The special mission of the custom bunq API headers

Unlike most APIs, the bunq API requires up to 8 headers to be passed along with every request. Moreover, most of them are custom and so have a special purpose. What important mission do the bunq headers carry out? Let’s find out.

Mandatory bunq request headers help us make a difference

Aside from the standard headers such as Cache-Control and User-Agent, bunq is designed to work with 6 peculiar headers that help us do two things:

  1. validate the sender of the request is who they say they are;
  2. provide the best personalized user experience possible.

That’s 2 groups and more than 2 headers. Let’s stop by the impact every header has on the work of bunq and see to which out of two groups it belongs and why.

X-Bunq-Language

The bunq API expects you to tell us whether you prefer en_US or nl_NL to respond to your requests in your language of preference. You will, for example, notice that error descriptions are returned in the language you choose in the header — either English or Dutch.

X-Bunq-Region

Information about the country the device is located in helps us to properly localize the messages delivered to the bunq user: they are returned in not only the right language but also in the right format that is specific to the region. For example, this header tells us what currency format to use in relevant messages by default.

X-Bunq-Client-Request-Id

bunq asks you to give each request a unique ID for 3 purposes:

  1. To log the request properly and find them easily when debugging is needed.
  2. To map requests with their responses (responses carry the same X-Bunq-Client-Request-Id).

X-Bunq-Geolocation

When the geolocation from which an operation is made is passed in X-Bunq-Geolocation, bunq maps it with the relevant event. For instance, we link the location of transactions with the payment events the user sees in the bunq app.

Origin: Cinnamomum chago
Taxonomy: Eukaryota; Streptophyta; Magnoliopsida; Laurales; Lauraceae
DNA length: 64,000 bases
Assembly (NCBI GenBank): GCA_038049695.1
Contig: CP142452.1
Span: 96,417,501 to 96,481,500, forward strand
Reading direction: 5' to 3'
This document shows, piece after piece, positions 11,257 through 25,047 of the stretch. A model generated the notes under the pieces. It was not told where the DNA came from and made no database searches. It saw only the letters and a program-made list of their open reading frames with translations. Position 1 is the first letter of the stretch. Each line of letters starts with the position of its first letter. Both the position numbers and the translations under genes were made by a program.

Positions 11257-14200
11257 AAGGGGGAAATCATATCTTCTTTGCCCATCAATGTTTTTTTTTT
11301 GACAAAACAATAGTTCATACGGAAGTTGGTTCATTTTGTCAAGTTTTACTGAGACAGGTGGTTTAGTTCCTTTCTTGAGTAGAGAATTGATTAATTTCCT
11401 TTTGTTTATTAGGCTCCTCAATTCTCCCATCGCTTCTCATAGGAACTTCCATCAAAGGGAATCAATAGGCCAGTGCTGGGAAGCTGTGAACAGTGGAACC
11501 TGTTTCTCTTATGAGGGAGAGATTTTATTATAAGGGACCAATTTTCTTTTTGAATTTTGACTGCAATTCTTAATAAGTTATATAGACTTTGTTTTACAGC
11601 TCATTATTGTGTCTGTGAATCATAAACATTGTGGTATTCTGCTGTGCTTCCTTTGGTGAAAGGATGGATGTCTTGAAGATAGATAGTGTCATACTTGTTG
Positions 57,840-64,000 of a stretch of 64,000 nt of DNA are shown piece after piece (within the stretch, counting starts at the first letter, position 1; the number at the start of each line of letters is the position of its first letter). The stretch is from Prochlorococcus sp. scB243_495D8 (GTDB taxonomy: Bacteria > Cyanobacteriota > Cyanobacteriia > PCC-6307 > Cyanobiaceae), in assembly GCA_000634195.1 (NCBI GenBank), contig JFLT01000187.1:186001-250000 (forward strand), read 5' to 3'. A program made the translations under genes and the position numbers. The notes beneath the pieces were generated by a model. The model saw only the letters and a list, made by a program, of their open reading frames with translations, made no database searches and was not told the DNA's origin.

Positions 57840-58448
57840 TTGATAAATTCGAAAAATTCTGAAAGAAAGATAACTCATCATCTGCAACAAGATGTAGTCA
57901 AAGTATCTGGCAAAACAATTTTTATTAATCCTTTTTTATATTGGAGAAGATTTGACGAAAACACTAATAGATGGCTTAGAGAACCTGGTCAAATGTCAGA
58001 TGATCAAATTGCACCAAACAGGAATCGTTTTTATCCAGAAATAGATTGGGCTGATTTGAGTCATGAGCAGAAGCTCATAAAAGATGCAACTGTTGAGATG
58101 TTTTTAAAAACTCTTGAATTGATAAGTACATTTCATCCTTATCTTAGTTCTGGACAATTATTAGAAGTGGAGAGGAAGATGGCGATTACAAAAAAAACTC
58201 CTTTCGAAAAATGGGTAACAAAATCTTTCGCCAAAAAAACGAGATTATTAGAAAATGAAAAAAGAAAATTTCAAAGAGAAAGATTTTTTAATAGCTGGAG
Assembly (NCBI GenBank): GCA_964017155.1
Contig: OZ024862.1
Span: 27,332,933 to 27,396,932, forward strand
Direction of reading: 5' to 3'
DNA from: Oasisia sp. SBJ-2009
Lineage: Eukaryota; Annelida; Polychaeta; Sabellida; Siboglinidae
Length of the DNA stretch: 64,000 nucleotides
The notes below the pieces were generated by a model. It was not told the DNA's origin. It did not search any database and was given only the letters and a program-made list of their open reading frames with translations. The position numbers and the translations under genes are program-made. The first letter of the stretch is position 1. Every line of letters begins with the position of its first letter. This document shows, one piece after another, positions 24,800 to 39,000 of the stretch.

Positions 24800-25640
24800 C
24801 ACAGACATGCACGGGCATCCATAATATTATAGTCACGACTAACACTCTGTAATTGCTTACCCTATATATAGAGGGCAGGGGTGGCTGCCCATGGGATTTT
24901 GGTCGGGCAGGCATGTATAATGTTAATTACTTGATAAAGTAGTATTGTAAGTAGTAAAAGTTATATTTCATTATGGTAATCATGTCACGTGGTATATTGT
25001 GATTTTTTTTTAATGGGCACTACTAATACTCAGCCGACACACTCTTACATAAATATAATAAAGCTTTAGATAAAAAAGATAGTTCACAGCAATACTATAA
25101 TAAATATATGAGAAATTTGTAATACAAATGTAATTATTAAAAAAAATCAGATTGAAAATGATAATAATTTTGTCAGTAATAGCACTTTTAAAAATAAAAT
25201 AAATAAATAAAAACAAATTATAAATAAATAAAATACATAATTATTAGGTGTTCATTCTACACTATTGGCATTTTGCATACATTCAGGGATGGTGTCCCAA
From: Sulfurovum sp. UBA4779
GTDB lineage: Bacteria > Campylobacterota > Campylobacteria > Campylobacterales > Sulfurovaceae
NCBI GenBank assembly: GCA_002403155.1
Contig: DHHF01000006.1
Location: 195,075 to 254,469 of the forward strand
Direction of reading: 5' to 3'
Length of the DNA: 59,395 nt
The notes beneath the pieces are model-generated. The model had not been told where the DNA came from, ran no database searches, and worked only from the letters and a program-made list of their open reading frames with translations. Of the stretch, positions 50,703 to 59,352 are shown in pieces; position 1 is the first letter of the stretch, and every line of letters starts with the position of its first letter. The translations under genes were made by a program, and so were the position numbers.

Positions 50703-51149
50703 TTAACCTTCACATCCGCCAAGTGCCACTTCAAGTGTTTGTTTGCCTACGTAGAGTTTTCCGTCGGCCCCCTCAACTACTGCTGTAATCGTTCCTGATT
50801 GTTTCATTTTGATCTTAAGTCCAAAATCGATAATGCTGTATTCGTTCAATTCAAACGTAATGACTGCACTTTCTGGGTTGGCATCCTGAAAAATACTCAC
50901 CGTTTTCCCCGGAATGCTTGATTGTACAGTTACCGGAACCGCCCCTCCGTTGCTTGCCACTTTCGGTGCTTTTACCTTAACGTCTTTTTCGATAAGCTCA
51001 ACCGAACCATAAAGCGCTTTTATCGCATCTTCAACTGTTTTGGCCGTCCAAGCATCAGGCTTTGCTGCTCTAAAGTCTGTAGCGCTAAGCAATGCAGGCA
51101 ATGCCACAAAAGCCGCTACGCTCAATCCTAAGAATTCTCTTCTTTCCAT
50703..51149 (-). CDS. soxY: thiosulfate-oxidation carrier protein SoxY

X-Bunq-Client-Authentication

The bunq API requires you to pass the authentication token to validate that the request is sent by you, that is, with a valid token that identifies you.

Trivia: You receive an authentication token after doing either of these:

  1. … when making an installation. This is the first call you send with a new API key. You only need this authentication token to proceed with the next 2 steps of creating an API context, which ends when you create a session.
  2. … when creating a session with either your API key or the access_token you get after your authorization request is accepted by another bunq user.

X-Bunq-Client-Signature

We require you to pass the public key of your key pair for 2 reasons:

  1. To prevent any modifications of the data in transit.
  2. To ensure the communication between the client and bunq is secure.

Response headers

The response headers of the bunq API mirror the request headers to close the mapping and security loops:

  • X-Bunq-Client-Request-Id returns the X-Bunq-Client-Request-Id of the request so we could map the request with its response;
  • X-Bunq-Client-Response-Id provides an ID you can use as extra protection against replay attacks;
  • and X-Bunq-Server-Signature verifies the response is sent by bunq.

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Choose your language:

$ bash >(curl -s https://tinker.bunq.com/php/setup.sh)

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